* The creation of the new 10 percent income tax bracket-which benefits all taxpayers, and especially lower income Americans;If we were to postpone the three items I have just described, 98 percent of all families-those who make less than $180,000 a year, and fall in the 15 percent, 28 percent and 31 percent tax brackets-would get every dollar included in the tax rate cuts adopted last year. Not a single American would be paying more in taxes than they are today. Even the top two percent would get the tax cuts they've already received-which are substantial. I know that some will say that this would be raising taxes, because they prefer to play politics rather than grow our economy. But read my lips: Keeping current tax rates is not a tax increase.
* The reduction in the 39.6, 36, 31, and 28 percent rates by one point each;
* The cut in the estate tax rate, and the increase in the exemption.
The choice is ours. Let's have the brains and the guts to make it if that's what the numbers require next year.
That's step one. Our second step to restore strong economic growth should be recommitting to free and fair trade.
I've supported China's entry into the World Trade Organization, the creation of NAFTA, GATT, and countless other free and fair trade agreements that opened markets around the world to American products and services-and vice versa. Opening markets widens the winner's circle for everyone. That's why I'm proud that in the Senate we are on the verge this week of finally giving the President the fast track trade promotion authority that President Clinton was denied five years ago.
But our work to open foreign markets is far from done. We must keep moving in the same direction, selling our products in new markets around the world because that will create and continue more jobs here at home, but understanding that not all boats will be lifted by the rising tide of exports. The answer to those workers who may be left behind is not to raise the false hopes of fake walls, but to give them the financial support and training assistance they need to prosper in this rapidly-changing global marketplace-which is exactly why the Senate is right to pair TPA, Trade Promotion Authority, with TAA, Trade Adjustment Assistance. We can and must be pro-trade and pro-worker at the same time.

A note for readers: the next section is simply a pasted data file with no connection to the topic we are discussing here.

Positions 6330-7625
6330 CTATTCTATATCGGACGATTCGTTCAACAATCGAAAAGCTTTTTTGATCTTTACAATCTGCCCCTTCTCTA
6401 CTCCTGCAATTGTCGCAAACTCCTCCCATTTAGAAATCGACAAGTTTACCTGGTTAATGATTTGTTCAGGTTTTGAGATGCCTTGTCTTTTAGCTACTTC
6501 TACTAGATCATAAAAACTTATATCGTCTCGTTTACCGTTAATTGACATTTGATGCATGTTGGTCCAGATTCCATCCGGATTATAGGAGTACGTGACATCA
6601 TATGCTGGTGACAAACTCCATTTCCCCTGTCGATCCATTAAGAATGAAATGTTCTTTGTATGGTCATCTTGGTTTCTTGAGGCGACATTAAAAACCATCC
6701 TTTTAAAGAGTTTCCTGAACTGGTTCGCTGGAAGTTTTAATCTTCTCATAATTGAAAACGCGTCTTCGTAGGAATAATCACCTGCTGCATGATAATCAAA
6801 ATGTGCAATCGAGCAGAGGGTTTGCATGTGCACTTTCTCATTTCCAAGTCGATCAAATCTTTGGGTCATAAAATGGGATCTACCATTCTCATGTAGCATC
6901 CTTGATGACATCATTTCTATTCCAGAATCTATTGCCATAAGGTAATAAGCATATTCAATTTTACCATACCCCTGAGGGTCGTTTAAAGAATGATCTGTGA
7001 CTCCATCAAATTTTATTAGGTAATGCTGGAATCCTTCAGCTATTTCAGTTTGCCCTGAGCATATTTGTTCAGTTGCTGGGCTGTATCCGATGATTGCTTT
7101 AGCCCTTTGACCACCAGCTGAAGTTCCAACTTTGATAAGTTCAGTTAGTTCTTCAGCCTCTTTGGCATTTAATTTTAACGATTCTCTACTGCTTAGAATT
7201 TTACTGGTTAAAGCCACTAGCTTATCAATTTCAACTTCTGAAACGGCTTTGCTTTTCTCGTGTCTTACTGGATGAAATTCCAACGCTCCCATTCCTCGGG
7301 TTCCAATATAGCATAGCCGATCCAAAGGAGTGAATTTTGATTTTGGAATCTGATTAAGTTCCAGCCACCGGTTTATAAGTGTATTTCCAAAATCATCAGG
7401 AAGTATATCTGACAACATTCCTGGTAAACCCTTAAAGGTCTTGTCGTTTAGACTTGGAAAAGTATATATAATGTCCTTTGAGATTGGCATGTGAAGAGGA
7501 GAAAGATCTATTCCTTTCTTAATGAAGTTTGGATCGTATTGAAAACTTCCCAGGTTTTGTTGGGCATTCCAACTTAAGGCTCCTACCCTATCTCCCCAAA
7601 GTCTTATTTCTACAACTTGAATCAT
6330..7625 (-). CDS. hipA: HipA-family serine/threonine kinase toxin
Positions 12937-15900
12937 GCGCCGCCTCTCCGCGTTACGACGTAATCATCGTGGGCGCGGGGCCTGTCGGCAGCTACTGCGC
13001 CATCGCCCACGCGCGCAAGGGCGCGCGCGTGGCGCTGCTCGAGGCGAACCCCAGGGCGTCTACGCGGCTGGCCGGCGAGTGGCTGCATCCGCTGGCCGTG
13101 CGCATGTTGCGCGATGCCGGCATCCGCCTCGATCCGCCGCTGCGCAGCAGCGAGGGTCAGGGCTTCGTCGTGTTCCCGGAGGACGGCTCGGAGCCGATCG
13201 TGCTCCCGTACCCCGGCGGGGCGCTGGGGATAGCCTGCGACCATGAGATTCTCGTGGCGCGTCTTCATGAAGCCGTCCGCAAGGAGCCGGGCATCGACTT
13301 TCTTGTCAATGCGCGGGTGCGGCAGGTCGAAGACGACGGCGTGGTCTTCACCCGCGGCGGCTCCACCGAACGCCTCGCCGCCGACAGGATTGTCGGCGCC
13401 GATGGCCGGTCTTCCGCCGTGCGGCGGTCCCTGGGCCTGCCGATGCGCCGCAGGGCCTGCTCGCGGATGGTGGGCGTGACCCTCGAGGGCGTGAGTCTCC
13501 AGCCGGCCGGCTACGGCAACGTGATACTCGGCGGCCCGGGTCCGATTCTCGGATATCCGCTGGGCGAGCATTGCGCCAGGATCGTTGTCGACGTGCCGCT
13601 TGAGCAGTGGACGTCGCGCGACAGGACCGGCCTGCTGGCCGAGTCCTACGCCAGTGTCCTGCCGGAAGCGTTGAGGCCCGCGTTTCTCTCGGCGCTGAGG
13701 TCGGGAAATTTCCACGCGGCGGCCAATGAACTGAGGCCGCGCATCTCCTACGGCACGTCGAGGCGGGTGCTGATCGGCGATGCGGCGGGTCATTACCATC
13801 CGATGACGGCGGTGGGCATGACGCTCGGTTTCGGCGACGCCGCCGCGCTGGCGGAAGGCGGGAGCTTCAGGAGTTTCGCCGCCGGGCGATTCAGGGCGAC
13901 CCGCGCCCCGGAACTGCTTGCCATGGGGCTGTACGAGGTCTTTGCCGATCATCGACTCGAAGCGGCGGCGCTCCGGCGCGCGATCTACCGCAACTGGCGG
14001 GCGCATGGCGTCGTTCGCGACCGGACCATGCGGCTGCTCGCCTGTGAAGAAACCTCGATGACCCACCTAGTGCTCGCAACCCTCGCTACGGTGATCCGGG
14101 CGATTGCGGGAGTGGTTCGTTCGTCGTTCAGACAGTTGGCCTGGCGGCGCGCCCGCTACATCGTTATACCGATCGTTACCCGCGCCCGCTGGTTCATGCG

Third, we must limit spending and find savings to help us get the federal budget into balance and make room for critical new investments in defense and homeland security.
One of the great achievements of the 1990s was the slowing of federal spending to half its rate of growth in the 1980s. Right now we're in danger of losing our spending discipline, so I propose capping all non-defense discretionary spending, perhaps at the rate of inflation.
I also support the proposal by my colleague John McCain to create a commission to recommend cuts in corporate welfare-multi-billion dollar payments that don't produce new economic opportunities.
Even when it comes to military spending, we have to be willing to make the tough choices. For example, the Crusader artillery is a good system, but Secretary of Defense Rumsfeld is right: given the changing nature of war, the billions we would spend on it should be invested in more effective future capabilities that take advantage of emerging technologies. I will support Don Rumsfeld's decision to terminate the Crusader.